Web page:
I did an earlier post about being lit and one of the chapbooks I’m going to talk about today could easily have been included in that post, but I had not finished it yet so here it is: When the Only Light is Fire by Saeed Jones.
The poems have a variety of fires burning: passion, fear, guilt etc. But, underneath the powerful stories and heat is simply the power of language. My favorite poem is titled “Mississippi Burning” but I’m going to link you to the first poem in the collection so you can get a taste and then finding yourself in need of this chapbook.
Besides the books I’m reading right now and the few I’m reviewing right now I still have 24 books in paper on my shelf. My summer goal is to finish them. Can I do it?
Maybe not if I stop every time to discuss them, but that is part of the fun. Like the chapbook Coal, Baby by Anne Clinard Barnhill. I’ll be reading with Anne this Sunday at Park Road Books in Charlotte so I look forward to having her sign it for me!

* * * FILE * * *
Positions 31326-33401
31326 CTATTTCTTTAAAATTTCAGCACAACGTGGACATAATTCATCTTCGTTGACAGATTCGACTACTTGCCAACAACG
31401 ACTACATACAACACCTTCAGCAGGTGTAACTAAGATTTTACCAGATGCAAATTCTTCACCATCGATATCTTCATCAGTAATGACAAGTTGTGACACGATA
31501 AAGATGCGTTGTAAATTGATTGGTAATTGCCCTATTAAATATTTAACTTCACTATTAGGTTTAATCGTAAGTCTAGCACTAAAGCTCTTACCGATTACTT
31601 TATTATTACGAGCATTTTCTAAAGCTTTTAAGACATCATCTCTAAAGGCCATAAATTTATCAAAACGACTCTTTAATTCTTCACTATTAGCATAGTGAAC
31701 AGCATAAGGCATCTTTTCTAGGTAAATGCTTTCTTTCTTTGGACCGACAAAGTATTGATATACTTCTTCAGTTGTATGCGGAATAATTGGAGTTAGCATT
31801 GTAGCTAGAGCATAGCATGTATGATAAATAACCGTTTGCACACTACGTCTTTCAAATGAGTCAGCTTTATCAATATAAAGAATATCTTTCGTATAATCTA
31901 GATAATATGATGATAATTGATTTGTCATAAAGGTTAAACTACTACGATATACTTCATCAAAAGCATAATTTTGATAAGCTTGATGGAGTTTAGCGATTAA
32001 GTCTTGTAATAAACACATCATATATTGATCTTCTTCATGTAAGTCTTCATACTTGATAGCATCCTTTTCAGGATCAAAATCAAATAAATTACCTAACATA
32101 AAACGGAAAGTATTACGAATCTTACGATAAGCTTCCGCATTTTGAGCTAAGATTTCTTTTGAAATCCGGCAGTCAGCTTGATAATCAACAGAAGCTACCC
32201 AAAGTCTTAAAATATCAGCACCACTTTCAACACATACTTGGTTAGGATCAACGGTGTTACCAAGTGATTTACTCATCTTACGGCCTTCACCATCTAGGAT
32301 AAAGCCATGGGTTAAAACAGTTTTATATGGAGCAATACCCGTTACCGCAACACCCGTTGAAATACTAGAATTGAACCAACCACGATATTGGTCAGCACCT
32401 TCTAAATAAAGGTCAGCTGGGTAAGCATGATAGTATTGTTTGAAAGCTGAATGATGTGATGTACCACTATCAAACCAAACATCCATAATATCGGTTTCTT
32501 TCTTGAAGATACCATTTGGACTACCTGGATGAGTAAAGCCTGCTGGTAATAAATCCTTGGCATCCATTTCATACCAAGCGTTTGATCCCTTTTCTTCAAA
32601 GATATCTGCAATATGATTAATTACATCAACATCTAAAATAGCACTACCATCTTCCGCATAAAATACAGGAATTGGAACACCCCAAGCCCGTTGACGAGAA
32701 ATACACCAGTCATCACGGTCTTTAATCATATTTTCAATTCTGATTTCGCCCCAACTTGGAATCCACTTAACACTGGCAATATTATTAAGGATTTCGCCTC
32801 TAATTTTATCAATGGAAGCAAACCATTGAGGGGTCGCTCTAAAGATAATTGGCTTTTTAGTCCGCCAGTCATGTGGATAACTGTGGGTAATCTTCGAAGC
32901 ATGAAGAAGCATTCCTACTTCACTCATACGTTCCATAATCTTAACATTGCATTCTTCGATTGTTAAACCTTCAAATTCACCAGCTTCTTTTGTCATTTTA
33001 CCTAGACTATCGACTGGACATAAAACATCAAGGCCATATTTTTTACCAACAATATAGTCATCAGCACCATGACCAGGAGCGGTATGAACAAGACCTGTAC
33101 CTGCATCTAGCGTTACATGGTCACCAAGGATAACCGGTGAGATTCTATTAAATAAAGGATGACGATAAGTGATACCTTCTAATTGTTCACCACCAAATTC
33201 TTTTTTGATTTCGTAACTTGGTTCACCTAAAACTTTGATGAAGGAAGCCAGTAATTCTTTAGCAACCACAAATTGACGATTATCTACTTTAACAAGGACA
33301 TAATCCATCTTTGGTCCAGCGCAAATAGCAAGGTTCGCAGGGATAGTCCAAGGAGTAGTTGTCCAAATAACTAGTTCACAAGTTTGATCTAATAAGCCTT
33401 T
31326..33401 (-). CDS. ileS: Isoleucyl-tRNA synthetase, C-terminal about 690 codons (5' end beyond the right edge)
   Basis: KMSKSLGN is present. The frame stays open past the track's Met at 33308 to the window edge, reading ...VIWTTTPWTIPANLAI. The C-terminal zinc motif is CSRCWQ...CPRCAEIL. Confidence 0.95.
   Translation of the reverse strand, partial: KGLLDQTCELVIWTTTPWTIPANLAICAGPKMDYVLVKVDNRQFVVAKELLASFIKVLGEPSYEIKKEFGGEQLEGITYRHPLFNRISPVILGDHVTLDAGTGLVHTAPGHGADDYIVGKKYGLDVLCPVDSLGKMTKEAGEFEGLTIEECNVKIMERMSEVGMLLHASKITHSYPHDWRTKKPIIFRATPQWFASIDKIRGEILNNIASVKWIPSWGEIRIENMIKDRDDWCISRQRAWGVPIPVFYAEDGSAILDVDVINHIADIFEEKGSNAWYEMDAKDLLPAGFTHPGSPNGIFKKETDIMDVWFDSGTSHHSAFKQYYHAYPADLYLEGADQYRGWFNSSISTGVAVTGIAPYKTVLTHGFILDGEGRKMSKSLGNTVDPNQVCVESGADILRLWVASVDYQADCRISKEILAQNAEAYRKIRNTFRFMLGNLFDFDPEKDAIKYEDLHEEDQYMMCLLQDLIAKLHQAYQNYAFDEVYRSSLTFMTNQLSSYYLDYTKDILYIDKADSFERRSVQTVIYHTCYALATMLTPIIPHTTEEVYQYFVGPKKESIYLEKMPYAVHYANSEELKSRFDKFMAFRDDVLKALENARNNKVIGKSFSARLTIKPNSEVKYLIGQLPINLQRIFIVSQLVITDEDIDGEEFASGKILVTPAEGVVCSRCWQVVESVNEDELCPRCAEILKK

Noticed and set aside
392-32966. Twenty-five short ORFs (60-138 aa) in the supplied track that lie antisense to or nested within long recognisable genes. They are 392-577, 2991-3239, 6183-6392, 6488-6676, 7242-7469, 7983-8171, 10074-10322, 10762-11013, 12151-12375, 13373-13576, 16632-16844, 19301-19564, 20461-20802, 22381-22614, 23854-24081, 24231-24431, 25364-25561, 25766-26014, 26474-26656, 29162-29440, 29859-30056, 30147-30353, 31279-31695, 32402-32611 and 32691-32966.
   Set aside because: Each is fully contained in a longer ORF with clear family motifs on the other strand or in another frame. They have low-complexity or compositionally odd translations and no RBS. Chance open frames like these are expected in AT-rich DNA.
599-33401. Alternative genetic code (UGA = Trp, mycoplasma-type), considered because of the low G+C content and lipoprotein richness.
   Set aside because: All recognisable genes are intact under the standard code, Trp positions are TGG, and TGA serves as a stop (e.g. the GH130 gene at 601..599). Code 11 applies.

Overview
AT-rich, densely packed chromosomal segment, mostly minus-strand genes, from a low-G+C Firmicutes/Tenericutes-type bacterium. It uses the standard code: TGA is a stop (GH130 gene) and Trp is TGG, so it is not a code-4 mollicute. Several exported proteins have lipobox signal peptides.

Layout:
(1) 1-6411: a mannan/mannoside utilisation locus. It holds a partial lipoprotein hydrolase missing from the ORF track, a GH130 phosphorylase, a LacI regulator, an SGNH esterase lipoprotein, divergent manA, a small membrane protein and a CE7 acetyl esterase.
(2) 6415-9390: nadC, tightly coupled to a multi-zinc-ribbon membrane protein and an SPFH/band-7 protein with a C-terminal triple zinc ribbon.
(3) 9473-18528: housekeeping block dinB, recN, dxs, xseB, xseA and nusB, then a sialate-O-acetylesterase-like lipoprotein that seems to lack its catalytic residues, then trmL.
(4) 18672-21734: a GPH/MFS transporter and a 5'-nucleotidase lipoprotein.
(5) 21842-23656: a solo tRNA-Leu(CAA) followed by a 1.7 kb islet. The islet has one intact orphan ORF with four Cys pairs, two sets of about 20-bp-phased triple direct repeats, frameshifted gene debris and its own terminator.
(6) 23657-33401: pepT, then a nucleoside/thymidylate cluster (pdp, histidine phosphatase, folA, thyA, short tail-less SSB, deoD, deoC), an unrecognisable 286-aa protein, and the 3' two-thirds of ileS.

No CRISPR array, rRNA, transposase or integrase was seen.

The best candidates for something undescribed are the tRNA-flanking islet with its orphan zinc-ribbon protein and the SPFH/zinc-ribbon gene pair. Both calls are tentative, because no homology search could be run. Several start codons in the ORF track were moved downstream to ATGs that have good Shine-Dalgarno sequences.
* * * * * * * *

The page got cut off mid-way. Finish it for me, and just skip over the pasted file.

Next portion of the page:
What surprised me reading this collection was the sneaky way the word “pearl” kept re-appearing. A pear, the irritant and jewel of the oyster; coal, the prize and problem of any town that finds it in its hills. What a juxtaposition.
My favorite poem in this collection is probably “Good-bye, West Virginia.” I couldn’t find it online, but I found the title poem on Anne’s website so you can get a taste of her work and see if it is calling to you.
Those are my reviews for today. One of my favorite things about chapbooks is finding these little connections, looking under the surface, to see the hidden connections that we – as writers – often make (consciously or not).
Have you guys read any chapbooks lately? Feel free to share!